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Impressive Q2 growth, but risks still abound Back

Impressive Q2 growth, but risks still abound

Viet Nam’s economy maintained impressive growth in the second quarter this year, but risks are becoming more apparent, especially threats on the exchange rate and interest rate.

 

The statement was made by Nguyen Duc Thanh, director of Viet Nam Institute for Economic and Policy Research (VEPR) at a conference held in Ha Noi on Wednesday.

“The impact of the US-China trade war has made the value of the Chinese yuan (CNY), fall sharply against the US dollar. Viet Nam cannot refrain from adjusting its exchange rate, thus creating a risk for the enterprises,” Thanh told Viet Nam News.

Vietnamese inflation is starting to increase slightly; therefore, the State Bank of Viet Nam (SBV) needs to control inflation to not exceed five per cent.

With many large central banks tightening currency, together with the risk of high inflation in the near term, the SBV may raise interest rates for the dong to stabilise the exchange rate, Thanh added.

Such findings from a macroeconomic report released yesterday by VEPR showed that the economy in Q2 saw growth rate of 6.79 per cent year-on-year, the highest in ten years.

According to VEPR’s report, the agriculture, forestry, fishery and service sectors continued to improve sharply. The industry and construction sector also grew at a high rate of 9.07 per cent in the first half of the year.

Manufacturing continued to drive the economy, while the mining industry fell back to decline, reflecting the seasonal characteristic of the positive growth in Q1.

Inflation surged in Q2, reaching 4.67 per cent at the end of June, due to rising food and fuel prices. Meanwhile, core inflation remained at 1.37 per cent, reflecting the SBV’s prudent monetary policy.

Trade growth slowed in the second quarter of this year; meanwhile trade balance recorded a surplus in the fourth consecutive quarter and reached US$1.4 billion in Q2. Notably, China regained its position as the country with the highest trade deficit among Viet Nam’s trading partners.

One noteworthy point in the VEPR study was that the number of temporarily ceased enterprises was abnormally high, while the number of new jobs declined.

Speaking at the report announcement, economist Pham Chi Lan raised concerns about the decrease in employment rate due to the remarkable rise of shuttered firms. In other countries such as the US, Europe or Japan, the employment rate was always a top priority, however, unemployment in Viet Nam had not received sufficient concern from authorities, Lan said.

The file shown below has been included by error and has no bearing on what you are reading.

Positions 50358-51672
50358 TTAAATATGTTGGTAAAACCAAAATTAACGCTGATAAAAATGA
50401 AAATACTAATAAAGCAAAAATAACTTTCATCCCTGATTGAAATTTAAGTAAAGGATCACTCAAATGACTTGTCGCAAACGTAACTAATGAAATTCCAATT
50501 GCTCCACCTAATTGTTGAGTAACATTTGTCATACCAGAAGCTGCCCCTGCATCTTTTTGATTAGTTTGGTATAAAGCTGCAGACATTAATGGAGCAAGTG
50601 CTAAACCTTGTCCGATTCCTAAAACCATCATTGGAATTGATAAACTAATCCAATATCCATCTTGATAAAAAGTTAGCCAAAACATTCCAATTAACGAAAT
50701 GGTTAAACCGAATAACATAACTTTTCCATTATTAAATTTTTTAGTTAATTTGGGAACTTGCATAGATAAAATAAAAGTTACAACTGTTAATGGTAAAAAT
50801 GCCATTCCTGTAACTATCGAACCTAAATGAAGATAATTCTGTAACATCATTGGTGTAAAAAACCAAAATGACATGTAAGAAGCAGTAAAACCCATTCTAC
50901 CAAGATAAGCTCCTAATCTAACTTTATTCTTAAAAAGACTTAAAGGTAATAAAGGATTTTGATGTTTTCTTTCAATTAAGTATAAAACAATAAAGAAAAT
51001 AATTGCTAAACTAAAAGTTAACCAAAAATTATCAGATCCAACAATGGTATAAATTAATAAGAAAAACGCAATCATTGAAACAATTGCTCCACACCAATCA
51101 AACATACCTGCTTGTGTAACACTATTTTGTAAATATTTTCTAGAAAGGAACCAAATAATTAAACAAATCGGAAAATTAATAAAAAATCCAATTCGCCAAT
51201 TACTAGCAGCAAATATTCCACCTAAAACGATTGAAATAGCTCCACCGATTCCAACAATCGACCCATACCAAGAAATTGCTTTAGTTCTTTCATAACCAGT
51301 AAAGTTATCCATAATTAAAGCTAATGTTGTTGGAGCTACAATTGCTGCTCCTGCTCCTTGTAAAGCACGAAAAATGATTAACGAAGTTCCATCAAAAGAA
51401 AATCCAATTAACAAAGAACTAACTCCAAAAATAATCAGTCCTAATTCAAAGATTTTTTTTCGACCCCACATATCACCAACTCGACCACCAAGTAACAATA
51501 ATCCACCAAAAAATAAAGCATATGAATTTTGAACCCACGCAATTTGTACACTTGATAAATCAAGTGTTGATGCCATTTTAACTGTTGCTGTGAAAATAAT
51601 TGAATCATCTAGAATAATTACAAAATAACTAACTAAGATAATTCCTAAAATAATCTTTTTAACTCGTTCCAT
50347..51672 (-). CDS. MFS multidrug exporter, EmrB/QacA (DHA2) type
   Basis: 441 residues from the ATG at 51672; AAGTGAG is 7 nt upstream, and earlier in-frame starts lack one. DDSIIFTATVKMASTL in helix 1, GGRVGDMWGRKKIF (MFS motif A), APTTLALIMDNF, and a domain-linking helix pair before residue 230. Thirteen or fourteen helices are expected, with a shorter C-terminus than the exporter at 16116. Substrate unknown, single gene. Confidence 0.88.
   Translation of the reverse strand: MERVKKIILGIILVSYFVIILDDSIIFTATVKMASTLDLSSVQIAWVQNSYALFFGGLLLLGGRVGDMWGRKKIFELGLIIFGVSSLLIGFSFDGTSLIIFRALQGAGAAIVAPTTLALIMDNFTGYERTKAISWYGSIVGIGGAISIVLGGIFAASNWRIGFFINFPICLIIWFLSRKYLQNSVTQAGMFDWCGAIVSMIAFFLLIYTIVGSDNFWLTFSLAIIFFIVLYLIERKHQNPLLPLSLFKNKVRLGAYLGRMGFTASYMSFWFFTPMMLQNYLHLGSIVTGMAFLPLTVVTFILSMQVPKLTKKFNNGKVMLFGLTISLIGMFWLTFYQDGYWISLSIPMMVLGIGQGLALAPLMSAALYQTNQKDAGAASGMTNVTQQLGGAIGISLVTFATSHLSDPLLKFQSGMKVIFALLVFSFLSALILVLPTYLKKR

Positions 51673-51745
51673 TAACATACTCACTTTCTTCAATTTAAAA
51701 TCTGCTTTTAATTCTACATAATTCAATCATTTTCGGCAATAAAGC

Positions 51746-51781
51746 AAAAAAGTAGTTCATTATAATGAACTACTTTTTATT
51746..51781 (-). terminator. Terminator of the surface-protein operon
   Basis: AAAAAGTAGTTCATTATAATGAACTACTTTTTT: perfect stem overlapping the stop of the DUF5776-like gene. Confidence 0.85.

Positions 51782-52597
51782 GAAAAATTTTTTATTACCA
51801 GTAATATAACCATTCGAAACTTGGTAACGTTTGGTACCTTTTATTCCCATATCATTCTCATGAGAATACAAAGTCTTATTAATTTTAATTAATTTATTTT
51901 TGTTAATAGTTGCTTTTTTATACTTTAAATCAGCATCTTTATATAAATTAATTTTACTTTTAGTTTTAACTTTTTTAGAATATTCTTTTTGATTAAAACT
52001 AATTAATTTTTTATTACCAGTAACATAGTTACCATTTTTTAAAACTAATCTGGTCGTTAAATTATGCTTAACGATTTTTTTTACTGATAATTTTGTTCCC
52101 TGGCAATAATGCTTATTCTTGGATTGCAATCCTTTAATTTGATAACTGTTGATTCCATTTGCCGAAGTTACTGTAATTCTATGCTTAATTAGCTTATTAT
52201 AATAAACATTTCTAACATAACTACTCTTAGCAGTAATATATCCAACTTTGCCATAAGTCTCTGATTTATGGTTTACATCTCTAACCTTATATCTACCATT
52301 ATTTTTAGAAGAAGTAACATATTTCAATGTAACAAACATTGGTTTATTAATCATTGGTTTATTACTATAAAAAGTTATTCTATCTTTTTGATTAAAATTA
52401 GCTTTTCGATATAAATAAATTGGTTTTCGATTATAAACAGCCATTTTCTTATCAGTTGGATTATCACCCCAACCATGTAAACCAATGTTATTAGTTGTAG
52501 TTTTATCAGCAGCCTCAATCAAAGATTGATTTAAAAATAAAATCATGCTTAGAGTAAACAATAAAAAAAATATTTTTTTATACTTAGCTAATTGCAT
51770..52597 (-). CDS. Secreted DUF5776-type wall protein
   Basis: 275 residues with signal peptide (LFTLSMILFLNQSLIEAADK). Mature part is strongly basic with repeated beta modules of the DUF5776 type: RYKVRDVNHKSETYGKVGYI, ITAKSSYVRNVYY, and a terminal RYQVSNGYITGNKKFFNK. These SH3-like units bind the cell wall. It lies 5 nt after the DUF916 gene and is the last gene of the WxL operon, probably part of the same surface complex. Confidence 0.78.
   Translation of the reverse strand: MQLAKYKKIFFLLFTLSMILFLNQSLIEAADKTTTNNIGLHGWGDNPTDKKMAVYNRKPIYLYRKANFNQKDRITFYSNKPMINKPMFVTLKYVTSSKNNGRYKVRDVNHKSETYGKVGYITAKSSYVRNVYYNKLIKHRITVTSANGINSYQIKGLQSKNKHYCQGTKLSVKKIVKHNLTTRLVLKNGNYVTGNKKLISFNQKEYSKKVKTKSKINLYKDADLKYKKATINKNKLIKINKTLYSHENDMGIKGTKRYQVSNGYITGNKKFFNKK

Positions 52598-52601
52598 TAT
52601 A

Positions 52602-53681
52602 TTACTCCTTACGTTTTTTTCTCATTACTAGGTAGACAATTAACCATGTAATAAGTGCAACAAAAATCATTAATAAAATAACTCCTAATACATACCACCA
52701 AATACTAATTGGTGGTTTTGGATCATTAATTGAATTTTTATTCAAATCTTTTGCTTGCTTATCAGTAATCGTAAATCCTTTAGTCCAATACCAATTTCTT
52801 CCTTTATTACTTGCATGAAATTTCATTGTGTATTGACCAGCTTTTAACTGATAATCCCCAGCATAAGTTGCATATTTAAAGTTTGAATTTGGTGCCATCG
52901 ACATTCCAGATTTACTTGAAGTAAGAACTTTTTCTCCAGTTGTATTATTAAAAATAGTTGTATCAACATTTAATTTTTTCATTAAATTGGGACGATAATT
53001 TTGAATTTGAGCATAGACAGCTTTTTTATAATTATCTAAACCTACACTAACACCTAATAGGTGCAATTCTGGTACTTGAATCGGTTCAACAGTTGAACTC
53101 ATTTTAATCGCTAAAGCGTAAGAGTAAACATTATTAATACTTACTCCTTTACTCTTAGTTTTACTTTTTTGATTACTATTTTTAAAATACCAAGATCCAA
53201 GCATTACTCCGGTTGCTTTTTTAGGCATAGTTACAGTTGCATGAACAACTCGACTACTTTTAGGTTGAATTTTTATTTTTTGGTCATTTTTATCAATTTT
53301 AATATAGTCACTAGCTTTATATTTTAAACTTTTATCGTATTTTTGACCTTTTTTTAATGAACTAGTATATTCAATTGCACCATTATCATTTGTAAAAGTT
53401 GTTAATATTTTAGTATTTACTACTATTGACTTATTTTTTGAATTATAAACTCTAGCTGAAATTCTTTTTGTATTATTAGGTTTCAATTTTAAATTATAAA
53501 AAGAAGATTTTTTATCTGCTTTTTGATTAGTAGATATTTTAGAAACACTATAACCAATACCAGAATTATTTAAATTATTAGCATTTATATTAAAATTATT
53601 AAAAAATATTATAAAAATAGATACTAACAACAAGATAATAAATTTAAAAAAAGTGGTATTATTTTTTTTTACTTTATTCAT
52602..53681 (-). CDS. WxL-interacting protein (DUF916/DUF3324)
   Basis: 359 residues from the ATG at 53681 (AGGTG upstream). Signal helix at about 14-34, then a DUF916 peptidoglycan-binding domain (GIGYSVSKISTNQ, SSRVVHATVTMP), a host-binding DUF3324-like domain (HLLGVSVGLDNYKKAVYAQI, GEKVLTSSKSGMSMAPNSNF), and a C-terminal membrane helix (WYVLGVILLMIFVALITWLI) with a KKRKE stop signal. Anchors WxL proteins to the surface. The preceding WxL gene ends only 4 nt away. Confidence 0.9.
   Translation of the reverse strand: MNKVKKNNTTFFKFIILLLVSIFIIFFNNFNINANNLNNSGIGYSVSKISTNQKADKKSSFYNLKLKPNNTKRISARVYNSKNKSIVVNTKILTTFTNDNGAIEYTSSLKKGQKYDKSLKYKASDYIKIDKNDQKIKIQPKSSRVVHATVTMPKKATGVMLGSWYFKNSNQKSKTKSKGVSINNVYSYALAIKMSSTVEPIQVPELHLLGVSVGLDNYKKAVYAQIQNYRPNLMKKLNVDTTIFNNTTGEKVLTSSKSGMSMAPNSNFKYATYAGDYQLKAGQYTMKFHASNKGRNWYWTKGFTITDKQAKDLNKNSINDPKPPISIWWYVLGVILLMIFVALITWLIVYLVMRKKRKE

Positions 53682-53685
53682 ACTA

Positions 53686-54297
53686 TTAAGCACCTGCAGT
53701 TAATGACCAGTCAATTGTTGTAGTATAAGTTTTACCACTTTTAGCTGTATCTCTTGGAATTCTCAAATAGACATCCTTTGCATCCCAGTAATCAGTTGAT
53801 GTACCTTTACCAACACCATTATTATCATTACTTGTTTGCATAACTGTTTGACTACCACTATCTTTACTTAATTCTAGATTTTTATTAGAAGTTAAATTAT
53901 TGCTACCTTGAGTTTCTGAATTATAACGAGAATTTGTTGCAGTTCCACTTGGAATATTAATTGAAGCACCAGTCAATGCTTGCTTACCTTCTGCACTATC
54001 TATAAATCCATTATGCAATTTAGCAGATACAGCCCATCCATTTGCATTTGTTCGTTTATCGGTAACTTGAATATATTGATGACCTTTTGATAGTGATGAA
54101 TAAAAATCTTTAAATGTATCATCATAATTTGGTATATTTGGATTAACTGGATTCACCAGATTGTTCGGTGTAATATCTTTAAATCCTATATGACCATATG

VEPR’s statistics also showed that Viet Nam’s budget balance returned to a deficit in Q2, after a temporary surplus in Q1. Recurrent expenditures continued to be higher than 70 per cent of total expenditures, while development investment expenditures had not improved much.

In the second quarter, the country’s total retail sales of goods and services increased in value but declined in volume over the same period last year, reflecting a recovery trend in prices in 2018.

The report said that investment growth in the private sector was strongest in all economic sectors. Meanwhile, newly registered foreign direct investment capital in Q2 reached a record level. Japan was the top investor in Viet Nam in the first six months of 2018.

The liquidity of the system was abundant due to the higher deposit growth than credit growth, coupled with foreign currency purchases by the SBV. Foreign exchange reserves continued to rise, reaching $63.5 billion at the end of Q2, the same level as the International Monetary Fund’s recommendation.

Another notable point from the report was that the real estate market in Q2 declined in both Ha Noi and HCM City, both in new apartments for sale and transactions.

Economist Pham The Anh attributed the gloomy real estate sector to some factors such as the slow growth of the economy, instabilities in exchange rate, consumer price index and the tension between the US and China.

“The potential risk of an increase in interest rates in the near future could also push the real estate market down,” he told Viet Nam News.

VEPR’s report forecast that this year’s GDP growth target might clock in at 6.8 per cent, higher than the 6.5 to 6.7 per cent goal set by the National Assembly, as it forecast economic growth rates for the upcoming quarters to reach 6.65 and 6.55 per cent, respectively.

The Viet Nam Annual Economic Report, published by VEPR, is a series of annual reports summarising major economic issues in the previous year, giving an outlook for the coming year and providing policy recommendations.

The quarterly report was completed by the VEPR with support from the Konrad Adenauer Stiftung.

bizhub

Source: Vietstock Finance

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